It’s name leaving nothing to the imagination, this hood had flat top yet angular sides. It is supposedly the love-child of the English Hood and French Hood. Observe the “earlier style” Cecila Heron, Saint Thomas More‘s daughter, and Anne Cressacre More, St. Thomas’ daughter-in-law, (top & bottom right) compared with the later syles of Mary I, Mary FitzAlan, (no that’s not a typo) Duchess of Norfolk and Bess of Hartwick, Countess of Shrewsberry.Those rigid earflaps that come to mind when one thinks of the French hood‘s horseshoe shape. The earflaps (god help me for a better word) recede just like the positioning of the Flat hood on the head as time goes by. Is it a subcategory of the English or French hood? We’ll call it English as the style seemed to be popular in England and nowhere else…or do I speak too quickly?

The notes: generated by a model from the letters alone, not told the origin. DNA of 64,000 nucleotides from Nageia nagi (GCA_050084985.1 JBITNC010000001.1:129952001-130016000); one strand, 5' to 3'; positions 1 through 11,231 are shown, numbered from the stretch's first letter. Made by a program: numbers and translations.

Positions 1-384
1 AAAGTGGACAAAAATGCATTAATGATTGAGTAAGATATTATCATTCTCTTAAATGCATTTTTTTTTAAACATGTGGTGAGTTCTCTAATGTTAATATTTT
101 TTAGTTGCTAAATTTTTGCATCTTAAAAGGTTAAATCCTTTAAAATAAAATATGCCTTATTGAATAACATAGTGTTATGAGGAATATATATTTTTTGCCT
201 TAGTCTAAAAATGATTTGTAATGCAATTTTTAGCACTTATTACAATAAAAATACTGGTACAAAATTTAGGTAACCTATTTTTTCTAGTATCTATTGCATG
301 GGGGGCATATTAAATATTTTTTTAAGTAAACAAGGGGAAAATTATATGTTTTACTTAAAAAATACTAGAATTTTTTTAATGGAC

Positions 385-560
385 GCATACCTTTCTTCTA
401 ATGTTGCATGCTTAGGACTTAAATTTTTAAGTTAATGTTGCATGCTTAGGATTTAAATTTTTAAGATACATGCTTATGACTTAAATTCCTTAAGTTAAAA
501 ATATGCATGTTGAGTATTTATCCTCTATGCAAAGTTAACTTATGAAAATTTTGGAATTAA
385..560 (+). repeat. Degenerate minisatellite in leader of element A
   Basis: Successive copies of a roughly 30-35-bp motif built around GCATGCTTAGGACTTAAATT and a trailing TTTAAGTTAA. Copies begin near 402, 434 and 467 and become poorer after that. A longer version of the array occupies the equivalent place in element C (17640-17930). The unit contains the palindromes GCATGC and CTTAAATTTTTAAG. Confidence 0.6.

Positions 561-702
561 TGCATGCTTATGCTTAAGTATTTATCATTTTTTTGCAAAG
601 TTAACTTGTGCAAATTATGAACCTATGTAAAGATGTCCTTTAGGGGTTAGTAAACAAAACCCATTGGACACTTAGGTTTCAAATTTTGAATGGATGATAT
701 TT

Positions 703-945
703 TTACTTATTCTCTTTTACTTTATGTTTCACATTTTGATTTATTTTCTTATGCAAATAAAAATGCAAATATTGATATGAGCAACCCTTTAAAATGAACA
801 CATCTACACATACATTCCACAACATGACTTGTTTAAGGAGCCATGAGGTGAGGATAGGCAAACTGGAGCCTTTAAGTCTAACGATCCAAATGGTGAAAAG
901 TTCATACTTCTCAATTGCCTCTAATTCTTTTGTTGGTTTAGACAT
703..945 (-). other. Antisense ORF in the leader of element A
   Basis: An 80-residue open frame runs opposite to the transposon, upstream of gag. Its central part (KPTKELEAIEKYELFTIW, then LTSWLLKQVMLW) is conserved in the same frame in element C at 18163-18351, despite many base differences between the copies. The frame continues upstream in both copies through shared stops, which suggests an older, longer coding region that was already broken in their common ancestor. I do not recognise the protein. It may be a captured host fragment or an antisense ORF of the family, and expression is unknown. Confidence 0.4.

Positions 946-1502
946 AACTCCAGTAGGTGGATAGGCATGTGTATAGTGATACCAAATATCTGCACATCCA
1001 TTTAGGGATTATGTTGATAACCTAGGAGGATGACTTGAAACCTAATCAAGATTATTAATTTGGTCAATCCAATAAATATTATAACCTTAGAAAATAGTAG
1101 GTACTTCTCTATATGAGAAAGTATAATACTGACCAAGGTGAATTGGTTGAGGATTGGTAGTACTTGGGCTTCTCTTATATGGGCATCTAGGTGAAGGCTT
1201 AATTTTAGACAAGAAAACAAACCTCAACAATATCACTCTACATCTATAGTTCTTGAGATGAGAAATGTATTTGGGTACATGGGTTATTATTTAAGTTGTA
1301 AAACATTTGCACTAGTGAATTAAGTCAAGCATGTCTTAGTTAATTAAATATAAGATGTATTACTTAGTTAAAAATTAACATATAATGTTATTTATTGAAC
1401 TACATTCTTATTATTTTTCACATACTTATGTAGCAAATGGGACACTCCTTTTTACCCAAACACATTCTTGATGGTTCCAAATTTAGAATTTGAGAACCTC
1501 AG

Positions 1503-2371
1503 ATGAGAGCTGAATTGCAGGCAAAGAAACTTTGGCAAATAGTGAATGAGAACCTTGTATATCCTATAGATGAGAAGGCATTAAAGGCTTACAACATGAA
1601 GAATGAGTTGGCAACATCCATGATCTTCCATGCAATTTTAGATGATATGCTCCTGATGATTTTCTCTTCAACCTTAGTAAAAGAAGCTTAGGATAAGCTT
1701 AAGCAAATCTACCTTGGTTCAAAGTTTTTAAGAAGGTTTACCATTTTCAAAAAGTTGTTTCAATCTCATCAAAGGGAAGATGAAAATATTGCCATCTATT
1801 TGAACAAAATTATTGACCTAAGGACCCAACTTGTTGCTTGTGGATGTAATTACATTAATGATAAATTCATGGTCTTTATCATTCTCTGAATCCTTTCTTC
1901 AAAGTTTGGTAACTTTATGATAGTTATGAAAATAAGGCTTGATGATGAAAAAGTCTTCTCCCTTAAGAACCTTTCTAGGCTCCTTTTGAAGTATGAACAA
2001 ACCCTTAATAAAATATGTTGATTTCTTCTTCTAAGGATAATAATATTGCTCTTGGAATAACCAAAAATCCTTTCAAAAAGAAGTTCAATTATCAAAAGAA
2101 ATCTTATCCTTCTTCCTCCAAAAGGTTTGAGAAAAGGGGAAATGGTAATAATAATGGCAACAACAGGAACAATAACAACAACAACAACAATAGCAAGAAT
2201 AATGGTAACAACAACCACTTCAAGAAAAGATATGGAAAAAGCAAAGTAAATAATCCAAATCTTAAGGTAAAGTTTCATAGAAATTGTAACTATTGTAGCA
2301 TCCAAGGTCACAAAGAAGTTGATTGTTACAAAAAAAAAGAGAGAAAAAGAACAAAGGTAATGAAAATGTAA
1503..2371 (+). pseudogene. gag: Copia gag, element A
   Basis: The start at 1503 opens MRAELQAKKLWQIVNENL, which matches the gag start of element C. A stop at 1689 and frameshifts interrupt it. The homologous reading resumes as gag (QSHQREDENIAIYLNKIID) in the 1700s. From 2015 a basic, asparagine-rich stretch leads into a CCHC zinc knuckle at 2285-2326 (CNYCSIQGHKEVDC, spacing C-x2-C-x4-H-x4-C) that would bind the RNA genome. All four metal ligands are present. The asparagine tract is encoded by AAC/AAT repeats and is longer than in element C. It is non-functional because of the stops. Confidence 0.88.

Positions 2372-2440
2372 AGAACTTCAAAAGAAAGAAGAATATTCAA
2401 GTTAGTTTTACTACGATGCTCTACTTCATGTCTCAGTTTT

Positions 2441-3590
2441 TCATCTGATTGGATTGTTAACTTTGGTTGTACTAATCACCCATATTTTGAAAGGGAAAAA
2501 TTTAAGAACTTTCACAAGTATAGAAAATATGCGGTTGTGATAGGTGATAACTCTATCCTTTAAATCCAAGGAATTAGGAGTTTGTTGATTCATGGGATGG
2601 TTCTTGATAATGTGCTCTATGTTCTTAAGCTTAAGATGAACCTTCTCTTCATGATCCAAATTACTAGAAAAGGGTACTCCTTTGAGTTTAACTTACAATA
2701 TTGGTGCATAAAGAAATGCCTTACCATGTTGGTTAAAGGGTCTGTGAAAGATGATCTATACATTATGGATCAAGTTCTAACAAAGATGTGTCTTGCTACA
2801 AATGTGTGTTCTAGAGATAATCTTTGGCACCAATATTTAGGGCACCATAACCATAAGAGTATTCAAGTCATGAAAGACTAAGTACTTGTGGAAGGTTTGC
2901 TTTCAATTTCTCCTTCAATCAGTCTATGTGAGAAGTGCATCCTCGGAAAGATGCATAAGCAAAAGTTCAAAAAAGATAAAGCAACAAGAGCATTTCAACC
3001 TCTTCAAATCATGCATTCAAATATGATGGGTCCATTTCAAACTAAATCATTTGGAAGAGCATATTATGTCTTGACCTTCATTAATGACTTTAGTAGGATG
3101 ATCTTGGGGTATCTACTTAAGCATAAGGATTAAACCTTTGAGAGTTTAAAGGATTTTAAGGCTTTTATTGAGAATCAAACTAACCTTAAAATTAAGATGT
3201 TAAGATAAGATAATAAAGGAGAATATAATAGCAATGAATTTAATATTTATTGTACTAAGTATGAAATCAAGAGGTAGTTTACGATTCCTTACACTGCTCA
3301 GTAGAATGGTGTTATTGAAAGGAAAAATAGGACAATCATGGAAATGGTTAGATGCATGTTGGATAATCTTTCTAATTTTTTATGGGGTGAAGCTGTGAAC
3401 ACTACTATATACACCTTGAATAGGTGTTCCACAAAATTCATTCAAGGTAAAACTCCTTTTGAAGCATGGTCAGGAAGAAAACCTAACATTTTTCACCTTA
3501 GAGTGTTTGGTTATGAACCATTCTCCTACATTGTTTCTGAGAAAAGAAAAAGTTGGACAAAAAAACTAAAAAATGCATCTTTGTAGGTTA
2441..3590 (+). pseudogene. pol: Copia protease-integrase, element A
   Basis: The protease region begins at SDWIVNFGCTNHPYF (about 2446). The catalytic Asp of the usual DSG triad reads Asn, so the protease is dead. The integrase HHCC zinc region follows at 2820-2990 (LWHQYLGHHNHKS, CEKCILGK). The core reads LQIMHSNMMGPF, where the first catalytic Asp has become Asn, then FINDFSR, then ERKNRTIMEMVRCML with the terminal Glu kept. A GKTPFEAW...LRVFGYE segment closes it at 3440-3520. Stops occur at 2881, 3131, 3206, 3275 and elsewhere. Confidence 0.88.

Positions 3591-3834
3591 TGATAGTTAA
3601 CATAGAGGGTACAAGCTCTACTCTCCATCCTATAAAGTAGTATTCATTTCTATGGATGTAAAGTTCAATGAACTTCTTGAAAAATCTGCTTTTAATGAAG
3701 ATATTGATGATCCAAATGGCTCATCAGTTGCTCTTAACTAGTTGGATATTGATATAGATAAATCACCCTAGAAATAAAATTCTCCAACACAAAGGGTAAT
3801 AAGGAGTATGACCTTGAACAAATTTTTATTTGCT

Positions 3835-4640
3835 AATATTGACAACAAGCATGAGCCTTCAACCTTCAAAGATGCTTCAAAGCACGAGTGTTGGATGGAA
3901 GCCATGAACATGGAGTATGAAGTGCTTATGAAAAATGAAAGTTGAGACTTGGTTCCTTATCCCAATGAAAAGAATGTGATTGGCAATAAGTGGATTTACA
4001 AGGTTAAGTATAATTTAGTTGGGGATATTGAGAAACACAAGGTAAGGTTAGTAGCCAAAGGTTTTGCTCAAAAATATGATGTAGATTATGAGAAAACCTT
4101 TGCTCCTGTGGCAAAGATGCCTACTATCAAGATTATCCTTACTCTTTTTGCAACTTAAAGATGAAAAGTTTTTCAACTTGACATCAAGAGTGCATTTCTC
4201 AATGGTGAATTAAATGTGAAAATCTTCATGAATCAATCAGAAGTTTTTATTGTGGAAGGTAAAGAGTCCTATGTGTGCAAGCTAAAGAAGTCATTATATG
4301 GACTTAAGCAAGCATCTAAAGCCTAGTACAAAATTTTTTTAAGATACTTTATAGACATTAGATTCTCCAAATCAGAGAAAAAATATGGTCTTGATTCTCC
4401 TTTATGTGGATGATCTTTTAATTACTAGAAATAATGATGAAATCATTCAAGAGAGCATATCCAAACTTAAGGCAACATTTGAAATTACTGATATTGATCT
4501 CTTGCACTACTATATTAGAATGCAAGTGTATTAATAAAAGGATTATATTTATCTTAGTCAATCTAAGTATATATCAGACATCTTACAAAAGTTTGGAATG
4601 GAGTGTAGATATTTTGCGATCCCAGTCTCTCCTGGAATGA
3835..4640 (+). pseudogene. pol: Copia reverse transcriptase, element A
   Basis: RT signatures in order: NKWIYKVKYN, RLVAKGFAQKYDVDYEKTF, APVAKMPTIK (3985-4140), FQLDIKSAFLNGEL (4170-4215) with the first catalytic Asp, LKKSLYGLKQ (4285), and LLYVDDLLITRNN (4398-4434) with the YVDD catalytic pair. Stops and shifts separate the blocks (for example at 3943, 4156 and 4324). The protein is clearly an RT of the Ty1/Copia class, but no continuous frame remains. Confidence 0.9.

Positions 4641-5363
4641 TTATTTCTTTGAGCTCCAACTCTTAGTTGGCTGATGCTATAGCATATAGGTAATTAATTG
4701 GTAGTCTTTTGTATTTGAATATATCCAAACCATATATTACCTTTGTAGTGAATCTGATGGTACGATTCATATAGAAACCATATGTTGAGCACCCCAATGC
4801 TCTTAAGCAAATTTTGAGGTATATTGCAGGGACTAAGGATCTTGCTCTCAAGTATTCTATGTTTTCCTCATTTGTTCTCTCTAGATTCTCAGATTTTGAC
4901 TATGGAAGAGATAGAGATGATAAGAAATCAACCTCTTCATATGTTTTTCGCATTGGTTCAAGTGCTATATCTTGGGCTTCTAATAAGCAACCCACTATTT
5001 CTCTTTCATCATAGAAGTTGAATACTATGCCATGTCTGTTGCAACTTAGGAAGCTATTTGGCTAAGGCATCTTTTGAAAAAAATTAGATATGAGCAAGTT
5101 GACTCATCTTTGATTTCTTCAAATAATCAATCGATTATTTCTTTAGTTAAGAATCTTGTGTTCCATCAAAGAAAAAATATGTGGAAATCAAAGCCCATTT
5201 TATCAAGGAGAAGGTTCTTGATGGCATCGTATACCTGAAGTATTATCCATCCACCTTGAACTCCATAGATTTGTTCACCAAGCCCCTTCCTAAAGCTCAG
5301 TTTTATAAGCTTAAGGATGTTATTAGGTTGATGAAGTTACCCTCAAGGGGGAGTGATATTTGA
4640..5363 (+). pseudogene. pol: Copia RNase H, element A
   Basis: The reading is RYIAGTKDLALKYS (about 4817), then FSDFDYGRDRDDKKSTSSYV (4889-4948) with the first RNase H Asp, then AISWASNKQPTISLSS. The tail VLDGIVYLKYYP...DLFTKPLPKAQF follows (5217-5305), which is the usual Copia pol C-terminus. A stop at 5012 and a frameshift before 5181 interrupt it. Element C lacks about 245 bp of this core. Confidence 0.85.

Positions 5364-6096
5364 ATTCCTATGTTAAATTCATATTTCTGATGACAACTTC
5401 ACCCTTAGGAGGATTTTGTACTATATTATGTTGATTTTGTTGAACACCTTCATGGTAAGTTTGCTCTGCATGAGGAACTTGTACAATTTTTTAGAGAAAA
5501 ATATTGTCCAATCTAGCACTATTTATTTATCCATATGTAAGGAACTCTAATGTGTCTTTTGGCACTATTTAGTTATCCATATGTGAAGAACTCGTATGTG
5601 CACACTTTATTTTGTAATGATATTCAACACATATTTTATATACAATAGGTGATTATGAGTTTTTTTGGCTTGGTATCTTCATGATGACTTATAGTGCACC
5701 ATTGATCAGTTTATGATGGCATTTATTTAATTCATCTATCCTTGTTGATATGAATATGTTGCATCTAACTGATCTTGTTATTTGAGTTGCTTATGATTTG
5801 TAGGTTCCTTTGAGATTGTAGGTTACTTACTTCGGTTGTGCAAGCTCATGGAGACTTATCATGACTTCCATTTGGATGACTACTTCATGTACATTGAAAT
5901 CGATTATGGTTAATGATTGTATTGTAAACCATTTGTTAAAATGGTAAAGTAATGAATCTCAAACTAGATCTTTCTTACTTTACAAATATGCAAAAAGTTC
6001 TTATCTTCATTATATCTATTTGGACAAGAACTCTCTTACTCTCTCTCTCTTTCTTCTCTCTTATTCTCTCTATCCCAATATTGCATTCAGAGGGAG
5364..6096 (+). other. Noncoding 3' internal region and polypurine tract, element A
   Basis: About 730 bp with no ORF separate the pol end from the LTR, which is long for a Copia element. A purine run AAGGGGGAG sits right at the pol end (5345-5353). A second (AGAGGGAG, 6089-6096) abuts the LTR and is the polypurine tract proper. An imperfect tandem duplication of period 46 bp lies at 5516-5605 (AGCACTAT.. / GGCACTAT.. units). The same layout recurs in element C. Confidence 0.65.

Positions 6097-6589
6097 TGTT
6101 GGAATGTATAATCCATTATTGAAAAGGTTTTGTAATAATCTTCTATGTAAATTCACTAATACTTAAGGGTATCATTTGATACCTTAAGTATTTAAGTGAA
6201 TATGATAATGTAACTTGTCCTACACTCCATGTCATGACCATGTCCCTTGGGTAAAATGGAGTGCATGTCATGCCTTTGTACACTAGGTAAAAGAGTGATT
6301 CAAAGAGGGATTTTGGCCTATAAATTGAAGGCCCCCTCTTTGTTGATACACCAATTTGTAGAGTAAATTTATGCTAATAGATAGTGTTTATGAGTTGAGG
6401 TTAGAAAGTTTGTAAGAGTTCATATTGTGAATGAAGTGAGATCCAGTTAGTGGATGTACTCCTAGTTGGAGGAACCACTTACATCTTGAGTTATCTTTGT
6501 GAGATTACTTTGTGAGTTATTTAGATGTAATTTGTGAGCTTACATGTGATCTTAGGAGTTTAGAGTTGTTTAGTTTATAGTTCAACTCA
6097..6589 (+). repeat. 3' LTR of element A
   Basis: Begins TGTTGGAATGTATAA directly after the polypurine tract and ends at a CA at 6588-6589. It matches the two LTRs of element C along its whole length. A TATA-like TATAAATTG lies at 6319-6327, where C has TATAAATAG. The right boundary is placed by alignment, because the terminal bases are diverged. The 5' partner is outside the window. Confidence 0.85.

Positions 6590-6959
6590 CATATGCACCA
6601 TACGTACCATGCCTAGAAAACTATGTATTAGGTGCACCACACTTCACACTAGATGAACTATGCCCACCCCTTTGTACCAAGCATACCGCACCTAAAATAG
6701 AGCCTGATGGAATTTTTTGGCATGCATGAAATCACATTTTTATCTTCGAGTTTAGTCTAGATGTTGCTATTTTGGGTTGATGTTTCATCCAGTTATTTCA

To me, Anne of Cleves is wearing a flat hood in the famous Holbein portrait sent to Henry VIII while he was still mulling the marriage over. However, the Flat hood supposedly did not become a fashion until Mary I became queen. This doesn’t explain Anne of Cleves. (I don’t draw conclusions, I just report my findings…I’m not paid for that *narrows eyes*) Was it Anne of Cleves who introduced this hood from her native land much the way Anne of Brittany introduced the French hood? This was obviously years before the reign of Bloody Mary.
It is possible Anne is wearing her own hood, known as a steuchlein. Like the gable hood it is made up of several layers, the unterhaube (the coif/cap), the wulsthaube (padded cap), and the haube covering, the Schleiertuch. When you take a look at her, I’m surprised that Anne had so many layers going on under there. And there’s still no denying that Anne of Cleves hood bears an uncanny similarity to Mary of Guise.
- Anne of Cleves (daydreamertoo.com)